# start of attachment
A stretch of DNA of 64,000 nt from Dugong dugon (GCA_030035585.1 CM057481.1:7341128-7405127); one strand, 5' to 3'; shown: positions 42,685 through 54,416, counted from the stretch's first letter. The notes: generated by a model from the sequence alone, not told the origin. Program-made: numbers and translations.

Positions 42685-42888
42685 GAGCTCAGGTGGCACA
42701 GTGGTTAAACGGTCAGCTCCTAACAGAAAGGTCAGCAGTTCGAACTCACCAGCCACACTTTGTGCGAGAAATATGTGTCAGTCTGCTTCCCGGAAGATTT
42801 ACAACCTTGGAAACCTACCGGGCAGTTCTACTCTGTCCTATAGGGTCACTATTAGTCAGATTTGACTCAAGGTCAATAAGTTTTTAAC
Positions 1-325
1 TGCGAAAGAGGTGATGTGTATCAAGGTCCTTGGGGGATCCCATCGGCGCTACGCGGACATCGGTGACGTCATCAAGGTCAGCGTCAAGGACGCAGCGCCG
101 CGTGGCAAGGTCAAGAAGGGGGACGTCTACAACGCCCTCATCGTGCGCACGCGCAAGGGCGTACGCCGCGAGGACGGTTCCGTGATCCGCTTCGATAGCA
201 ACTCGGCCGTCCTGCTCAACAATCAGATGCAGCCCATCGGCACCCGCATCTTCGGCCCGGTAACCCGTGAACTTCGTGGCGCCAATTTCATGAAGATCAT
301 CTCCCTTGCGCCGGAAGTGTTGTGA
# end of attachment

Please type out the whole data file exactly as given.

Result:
A stretch of DNA of 64,000 nt from Dugong dugon (GCA_030035585.1 CM057481.1:7341128-7405127); one strand, 5' to 3'; shown: positions 42,685 through 54,416, counted from the stretch's first letter. The notes: generated by a model from the sequence alone, not told the origin. Program-made: numbers and translations.

Positions 42685-42888
42685 GAGCTCAGGTGGCACA
42701 GTGGTTAAACGGTCAGCTCCTAACAGAAAGGTCAGCAGTTCGAACTCACCAGCCACACTTTGTGCGAGAAATATGTGTCAGTCTGCTTCCCGGAAGATTT
42801 ACAACCTTGGAAACCTACCGGGCAGTTCTACTCTGTCCTATAGGGTCACTATTAGTCAGATTTGACTCAAGGTCAATAAGTTTTTAAC
Positions 1-325
1 TGCGAAAGAGGTGATGTGTATCAAGGTCCTTGGGGGATCCCATCGGCGCTACGCGGACATCGGTGACGTCATCAAGGTCAGCGTCAAGGACGCAGCGCCG
101 CGTGGCAAGGTCAAGAAGGGGGACGTCTACAACGCCCTCATCGTGCGCACGCGCAAGGGCGTACGCCGCGAGGACGGTTCCGTGATCCGCTTCGATAGCA
201 ACTCGGCCGTCCTGCTCAACAATCAGATGCAGCCCATCGGCACCCGCATCTTCGGCCCGGTAACCCGTGAACTTCGTGGCGCCAATTTCATGAAGATCAT
301 CTCCCTTGCGCCGGAAGTGTTGTGA